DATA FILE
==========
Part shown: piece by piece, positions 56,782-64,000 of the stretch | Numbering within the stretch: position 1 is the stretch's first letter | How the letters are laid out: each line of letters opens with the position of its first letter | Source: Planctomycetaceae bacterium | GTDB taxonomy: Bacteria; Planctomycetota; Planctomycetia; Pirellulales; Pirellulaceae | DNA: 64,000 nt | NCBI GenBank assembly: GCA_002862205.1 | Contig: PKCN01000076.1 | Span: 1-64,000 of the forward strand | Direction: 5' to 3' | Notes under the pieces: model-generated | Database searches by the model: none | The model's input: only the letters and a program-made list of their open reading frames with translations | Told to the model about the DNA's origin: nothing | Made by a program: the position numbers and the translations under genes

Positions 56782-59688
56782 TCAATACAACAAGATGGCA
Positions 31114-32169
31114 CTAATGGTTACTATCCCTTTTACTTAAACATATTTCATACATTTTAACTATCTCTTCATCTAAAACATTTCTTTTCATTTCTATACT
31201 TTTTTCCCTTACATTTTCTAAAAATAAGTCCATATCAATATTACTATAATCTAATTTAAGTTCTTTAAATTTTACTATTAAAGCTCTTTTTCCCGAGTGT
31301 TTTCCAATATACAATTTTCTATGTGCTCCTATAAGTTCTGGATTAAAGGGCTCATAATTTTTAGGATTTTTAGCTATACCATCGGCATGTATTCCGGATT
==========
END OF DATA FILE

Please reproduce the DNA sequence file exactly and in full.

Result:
Part shown: piece by piece, positions 56,782-64,000 of the stretch | Numbering within the stretch: position 1 is the stretch's first letter | How the letters are laid out: each line of letters opens with the position of its first letter | Source: Planctomycetaceae bacterium | GTDB taxonomy: Bacteria; Planctomycetota; Planctomycetia; Pirellulales; Pirellulaceae | DNA: 64,000 nt | NCBI GenBank assembly: GCA_002862205.1 | Contig: PKCN01000076.1 | Span: 1-64,000 of the forward strand | Direction: 5' to 3' | Notes under the pieces: model-generated | Database searches by the model: none | The model's input: only the letters and a program-made list of their open reading frames with translations | Told to the model about the DNA's origin: nothing | Made by a program: the position numbers and the translations under genes

Positions 56782-59688
56782 TCAATACAACAAGATGGCA
Positions 31114-32169
31114 CTAATGGTTACTATCCCTTTTACTTAAACATATTTCATACATTTTAACTATCTCTTCATCTAAAACATTTCTTTTCATTTCTATACT
31201 TTTTTCCCTTACATTTTCTAAAAATAAGTCCATATCAATATTACTATAATCTAATTTAAGTTCTTTAAATTTTACTATTAAAGCTCTTTTTCCCGAGTGT
31301 TTTCCAATATACAATTTTCTATGTGCTCCTATAAGTTCTGGATTAAAGGGCTCATAATTTTTAGGATTTTTAGCTATACCATCGGCATGTATTCCGGATT